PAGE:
Leaving Your Comfort Zone

Leaving your comfort zone is hard. It’s uncomfortable. It can be painful. It’s also good for you.

There have been times when I’ve left my comfort zone only to have a wonderful experience.

Of course, there have been times when I’ve left it only to find myself feeling miserable and having my worst fears confirmed.

It happens.

Still, a few bad experiences is no reason to stop trying. Or is it?

Really though, trying new things can be good for a person even though it can be scary and worrisome.

The best experience I’ve had when leaving my comfort zone is writing this blog. I never wanted to share my writing – I always felt far too shy to put myself out there.

But I’ve loved writing this blog. I may not have a huge following (or much of any following as far as I can tell) but I’m having fun.

And that’s the important part.

So go ahead – try that thing that both excites and scares you. And let me know how it goes!

Hobbies

My hobbies are not the worst in the world – I like to cook and bake, I like to write and I like to read.

Three out of four of those hobbies could be turned into careers if I tried very, very hard and was willing to commit. I am, in fact, trying to make one of those things a career for myself at this very moment.

Hobbies are useful, I’ve found, because they keep me from losing my mind. They’re a way to spend the day and finish it feeling accomplished rather than apathetic.

There are many kinds of hobbies, of course. Some have more tangible results than others, some are better respected than others and, some can even make you money.

Of course, the danger with turning a hobby into a career is that you may, in the end, find yourself hating the very thing you once had passion and love for.

Still, on the whole, hobbies are good.

What are some of your hobbies?

An Open Letter to my Future Self

God, I hope you’re in a better place than I am. I pray that you’ve found a way to fix yourself, that you’re mostly happy, that you’ve found your niche.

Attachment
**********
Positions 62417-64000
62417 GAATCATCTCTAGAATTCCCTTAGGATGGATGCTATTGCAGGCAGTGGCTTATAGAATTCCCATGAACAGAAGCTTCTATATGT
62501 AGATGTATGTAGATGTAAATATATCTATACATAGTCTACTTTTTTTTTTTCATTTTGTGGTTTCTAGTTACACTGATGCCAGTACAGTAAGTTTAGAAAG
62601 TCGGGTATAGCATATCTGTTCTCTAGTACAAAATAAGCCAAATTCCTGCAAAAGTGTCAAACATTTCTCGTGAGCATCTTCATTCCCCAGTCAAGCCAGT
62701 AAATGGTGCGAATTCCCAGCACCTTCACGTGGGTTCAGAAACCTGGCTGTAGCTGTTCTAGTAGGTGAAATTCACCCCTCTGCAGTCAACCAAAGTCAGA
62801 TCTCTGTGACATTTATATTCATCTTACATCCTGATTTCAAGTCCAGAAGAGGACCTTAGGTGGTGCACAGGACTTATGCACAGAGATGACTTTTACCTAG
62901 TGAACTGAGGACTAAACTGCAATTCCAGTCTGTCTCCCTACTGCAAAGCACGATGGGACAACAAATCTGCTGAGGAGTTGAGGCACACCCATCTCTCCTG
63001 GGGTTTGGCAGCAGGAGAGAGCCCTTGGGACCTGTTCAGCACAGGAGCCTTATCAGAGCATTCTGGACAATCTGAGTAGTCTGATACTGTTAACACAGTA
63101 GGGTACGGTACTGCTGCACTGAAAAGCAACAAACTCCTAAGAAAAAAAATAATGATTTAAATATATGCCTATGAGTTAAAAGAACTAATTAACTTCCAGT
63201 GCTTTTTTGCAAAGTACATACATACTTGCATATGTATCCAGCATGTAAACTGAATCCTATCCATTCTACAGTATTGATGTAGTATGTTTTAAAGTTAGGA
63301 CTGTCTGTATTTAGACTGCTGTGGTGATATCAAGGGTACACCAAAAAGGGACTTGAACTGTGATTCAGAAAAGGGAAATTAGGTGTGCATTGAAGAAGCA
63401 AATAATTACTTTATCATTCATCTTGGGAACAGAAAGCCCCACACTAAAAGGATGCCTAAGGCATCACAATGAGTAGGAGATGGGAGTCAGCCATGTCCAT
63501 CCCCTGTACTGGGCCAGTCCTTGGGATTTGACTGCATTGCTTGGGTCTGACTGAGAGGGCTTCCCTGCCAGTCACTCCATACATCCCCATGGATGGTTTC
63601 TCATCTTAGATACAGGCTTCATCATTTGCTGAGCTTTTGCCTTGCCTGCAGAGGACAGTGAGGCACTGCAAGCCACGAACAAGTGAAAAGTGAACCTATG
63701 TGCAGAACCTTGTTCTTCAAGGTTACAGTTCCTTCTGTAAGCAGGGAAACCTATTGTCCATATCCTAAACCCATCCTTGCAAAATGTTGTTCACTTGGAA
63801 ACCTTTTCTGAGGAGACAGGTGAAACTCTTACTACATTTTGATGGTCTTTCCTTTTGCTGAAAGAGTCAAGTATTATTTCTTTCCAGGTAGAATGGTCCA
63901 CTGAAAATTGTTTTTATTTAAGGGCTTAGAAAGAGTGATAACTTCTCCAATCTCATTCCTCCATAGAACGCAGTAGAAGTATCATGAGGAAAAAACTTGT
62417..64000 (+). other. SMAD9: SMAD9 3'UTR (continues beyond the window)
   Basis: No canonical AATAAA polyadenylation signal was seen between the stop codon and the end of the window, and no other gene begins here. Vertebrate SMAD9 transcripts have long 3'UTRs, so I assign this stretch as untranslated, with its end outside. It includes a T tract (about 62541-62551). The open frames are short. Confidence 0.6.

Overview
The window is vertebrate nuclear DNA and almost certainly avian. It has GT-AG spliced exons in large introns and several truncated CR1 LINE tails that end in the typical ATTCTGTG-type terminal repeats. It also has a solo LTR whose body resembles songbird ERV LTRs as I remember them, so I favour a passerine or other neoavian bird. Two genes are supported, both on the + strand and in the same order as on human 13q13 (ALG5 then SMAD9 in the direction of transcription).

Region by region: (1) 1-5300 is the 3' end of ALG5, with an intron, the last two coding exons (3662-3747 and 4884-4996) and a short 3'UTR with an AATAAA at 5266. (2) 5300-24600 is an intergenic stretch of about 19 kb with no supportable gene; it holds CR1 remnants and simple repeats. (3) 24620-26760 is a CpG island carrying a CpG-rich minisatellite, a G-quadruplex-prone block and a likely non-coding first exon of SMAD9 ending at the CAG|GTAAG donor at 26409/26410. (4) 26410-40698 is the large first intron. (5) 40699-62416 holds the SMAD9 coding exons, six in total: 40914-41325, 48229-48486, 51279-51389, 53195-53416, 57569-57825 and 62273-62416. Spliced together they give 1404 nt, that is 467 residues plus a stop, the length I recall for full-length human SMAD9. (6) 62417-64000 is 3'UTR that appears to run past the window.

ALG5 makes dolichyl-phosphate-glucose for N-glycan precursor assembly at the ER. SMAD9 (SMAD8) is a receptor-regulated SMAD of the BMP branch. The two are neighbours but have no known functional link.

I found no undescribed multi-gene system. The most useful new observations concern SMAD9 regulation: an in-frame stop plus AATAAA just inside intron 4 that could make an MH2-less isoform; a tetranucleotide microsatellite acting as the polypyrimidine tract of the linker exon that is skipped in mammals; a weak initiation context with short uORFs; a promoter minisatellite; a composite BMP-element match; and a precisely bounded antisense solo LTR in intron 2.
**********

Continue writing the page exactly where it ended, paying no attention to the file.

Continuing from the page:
I hope that you don’t forget what it was like to be me, that you don’t lie to yourself or others about how hard it’s been sometimes. I hope that you don’t have to remember how to force yourself to keep going. But I hope that you remember nonetheless.

I’m not in the worst place I’ve ever been – at that stage it would have been impossible for me to even sit down and write this letter. On that note, I hope you don’t take writing for granted. I still vividly remember what it’s like to not have those words and I’ve already found myself forgetting what it’s like to actually struggle with them. I hope you remember. I hope you appreciate it.

I hope that you’re still going. I hope that I don’t falter on the journey to becoming you. I hope that I don’t backslide and that I keep pushing. If I haven’t, well, now’s the time to start again.

I hope you remember how to dream, how to be uncompromisingly you. I can’t bear the thought that I’ve settled in a place where I feel stifled.

I hope you’re in a better place. But I’m just pessimistic enough to worry that you’re worse.

Dear Future-Me

Keep going. Just keep on. One foot in front of the other. No matter how scary it is, no matter how hard. Find that courage. Find that doggedness. Fake it if you have to.

Keep going.

And stay faithful.

Home

Home.

What is a home? A place to sleep and keep your things? No, that’s a house.

Home is safety. Home is love. Home is comfort.

Home may not be the place you sleep, the place you cook your meals and return to at the end of every day.

It may instead only exist in snatched moments, in the company of people you love and who love you in return.

It’s said that home is where the heart is.

For all those people whose hearts are torn, lost or shattered,

For those people who’ve never had a home, those who’ve forgotten what it feels like, those who despair at ever finding it:

I grieve with you. I understand you. I love you and I pray for you.

I pray that one day you’ll look back on this time from your beautiful, wonderful home and it’ll be better. And you’ll be better.